There were a total of 3 locations where we had to touch up the trail and we split ourselves into 2 groups, led by Amin and Chris.  At the first location,  Amin gave an introduction to everyone before he left with 3 guys for the third location.  We then got down to work with Chris' supervision.  First, we had to clear the path.  I.e. removed the loose stones, rocks, etc.  After that, we had to "even-out" (not sure the right term to use) the ground.  I.e. remove the stones and rocks that were below those loose ones.  All of us were involved in the first segment of the trail works.  We used our bare hands to pick up the loose stones and rocks and put to one side as we would need them later.  However, only Alvin was involved in the second segment as there were only three cangkul and two of them were brought to the third location (which was furthest away from the vehicle).  Alvin was a very good worker and was brilliant at using the cangkul.  He attributed this to his NSF stint as a engineer in the Pioneer Platoon.  :)  As I was getting bored watching Alvin, I decided to join the other team.  They were much faster as the area to be paved was slightly easier to maintain.  In fact, they had already started laying the cookies.  Laying the first cookie was easy, but it got harder and harder as it was difficult to find a perfect match.  Often, we had to remove a cookie laid earlier and match another more fitting one.  After we had laid the cookies, we had to fill the pockets in between the cookies with the soil, sand, stones and rocks that we removed earlier, to ensure that the cookies were stable.  Lastly, we had to use our hands to pound and compact the area.  After completion, we encouraged those runners who ran past us to try out our end-product.  We were really pleased with our works.  By then, the other team had almost finished their tasks so we continued with the second location.  As this was a fairly small area, and with the experience gained earlier, we were able to complete our task in half the time.  :)  Chris and the rest had also finished their task and came over to help out at the second location.  When completed, everyone was very pleased with what we had contributed.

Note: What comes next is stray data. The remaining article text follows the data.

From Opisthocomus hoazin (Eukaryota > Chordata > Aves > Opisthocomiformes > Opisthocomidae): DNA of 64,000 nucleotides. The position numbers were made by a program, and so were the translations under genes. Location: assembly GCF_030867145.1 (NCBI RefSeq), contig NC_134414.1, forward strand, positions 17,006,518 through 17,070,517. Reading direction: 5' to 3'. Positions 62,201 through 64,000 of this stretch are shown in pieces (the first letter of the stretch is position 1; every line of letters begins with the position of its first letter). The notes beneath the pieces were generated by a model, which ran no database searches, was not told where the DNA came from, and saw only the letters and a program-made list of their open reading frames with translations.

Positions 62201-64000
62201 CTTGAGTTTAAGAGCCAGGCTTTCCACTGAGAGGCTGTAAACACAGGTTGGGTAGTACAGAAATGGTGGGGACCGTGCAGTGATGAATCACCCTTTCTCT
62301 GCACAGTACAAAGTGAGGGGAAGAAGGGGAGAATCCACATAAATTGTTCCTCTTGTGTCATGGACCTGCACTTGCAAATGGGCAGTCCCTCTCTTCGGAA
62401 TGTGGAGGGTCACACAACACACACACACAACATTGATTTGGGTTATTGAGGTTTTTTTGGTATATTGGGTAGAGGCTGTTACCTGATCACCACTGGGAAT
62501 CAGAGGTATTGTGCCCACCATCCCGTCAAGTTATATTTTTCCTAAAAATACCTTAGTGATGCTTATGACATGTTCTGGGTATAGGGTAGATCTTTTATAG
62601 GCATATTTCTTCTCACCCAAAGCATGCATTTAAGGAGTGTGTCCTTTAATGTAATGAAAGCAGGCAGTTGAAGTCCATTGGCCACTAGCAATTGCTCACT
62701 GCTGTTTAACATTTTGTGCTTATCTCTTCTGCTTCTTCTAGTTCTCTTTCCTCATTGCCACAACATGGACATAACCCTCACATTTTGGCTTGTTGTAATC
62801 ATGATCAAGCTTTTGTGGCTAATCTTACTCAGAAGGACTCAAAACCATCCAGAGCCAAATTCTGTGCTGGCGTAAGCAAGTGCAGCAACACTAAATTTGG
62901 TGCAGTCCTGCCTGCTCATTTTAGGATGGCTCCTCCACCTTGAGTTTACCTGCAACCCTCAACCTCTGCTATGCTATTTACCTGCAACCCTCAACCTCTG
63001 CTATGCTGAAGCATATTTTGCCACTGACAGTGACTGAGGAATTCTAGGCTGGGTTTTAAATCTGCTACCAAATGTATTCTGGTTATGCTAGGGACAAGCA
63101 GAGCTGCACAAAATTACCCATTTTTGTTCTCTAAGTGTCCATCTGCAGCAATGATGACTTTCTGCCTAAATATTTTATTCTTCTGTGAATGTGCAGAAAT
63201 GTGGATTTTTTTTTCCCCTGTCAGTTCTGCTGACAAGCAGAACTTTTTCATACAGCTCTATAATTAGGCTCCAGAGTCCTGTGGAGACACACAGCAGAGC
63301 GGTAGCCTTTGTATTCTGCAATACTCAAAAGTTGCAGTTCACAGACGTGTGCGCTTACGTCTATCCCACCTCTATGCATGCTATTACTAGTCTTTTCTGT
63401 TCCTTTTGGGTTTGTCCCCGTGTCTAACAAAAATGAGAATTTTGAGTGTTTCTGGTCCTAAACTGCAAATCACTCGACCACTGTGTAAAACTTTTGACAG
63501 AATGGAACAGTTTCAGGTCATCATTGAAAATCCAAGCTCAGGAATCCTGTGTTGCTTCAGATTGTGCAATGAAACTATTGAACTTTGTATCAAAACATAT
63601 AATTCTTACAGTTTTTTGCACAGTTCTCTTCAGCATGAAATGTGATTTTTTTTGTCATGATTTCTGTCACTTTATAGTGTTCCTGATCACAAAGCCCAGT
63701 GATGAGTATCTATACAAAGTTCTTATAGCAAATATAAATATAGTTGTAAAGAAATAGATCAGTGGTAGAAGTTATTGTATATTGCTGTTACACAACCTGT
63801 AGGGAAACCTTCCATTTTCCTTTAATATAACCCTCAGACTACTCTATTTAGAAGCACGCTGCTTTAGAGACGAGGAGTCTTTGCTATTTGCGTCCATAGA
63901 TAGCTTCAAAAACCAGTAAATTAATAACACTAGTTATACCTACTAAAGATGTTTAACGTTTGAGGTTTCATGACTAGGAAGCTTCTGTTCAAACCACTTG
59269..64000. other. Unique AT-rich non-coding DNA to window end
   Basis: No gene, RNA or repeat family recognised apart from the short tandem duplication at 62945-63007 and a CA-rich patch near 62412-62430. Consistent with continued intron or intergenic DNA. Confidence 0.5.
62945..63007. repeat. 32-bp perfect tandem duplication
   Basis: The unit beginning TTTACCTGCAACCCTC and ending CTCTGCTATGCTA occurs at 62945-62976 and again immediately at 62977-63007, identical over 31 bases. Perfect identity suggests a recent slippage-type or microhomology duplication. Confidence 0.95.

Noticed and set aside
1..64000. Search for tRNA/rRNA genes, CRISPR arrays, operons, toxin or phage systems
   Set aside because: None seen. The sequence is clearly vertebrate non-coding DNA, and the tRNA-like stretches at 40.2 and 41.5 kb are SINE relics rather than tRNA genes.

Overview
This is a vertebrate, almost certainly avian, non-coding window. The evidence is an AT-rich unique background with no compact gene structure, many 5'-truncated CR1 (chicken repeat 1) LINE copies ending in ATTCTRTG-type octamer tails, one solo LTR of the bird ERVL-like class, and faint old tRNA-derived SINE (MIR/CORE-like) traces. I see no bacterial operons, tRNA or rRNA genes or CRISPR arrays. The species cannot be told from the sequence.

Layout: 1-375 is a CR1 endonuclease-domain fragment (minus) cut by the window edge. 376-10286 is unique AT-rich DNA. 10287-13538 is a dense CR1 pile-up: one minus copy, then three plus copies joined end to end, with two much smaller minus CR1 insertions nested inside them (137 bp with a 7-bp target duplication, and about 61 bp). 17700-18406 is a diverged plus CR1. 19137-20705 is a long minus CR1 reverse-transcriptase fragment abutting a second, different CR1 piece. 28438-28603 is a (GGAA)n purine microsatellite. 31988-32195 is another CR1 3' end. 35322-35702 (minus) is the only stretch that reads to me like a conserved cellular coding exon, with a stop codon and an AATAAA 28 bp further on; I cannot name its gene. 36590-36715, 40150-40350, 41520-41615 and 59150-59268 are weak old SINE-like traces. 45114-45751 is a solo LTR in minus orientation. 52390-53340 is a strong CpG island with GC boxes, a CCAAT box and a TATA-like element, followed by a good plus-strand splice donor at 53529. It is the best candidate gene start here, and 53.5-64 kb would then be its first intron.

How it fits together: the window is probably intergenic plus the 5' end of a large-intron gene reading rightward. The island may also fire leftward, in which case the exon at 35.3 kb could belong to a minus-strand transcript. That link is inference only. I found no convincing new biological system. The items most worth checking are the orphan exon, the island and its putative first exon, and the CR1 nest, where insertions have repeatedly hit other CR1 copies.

First Location
Third Location
I recalled one of the event website stated in their trail maintenance work requirement that "We feel that we need to be stewards of the land that we use and love.  Those who have volunteered for trail work have discovered that it can be a lot of fun, so go out and enjoy yourselves!"  It is indeed very true.  At least for the group of us that morning.  It was some hard work, some fun but lots of satisfaction.  I hope there would be more opportunities to do trail maintenance works and that there would be more like-minded trail enthusiasts to take up such challenge.  :)  P.S. The next session of Trail Maintenance with TNF would be on 17 Sep.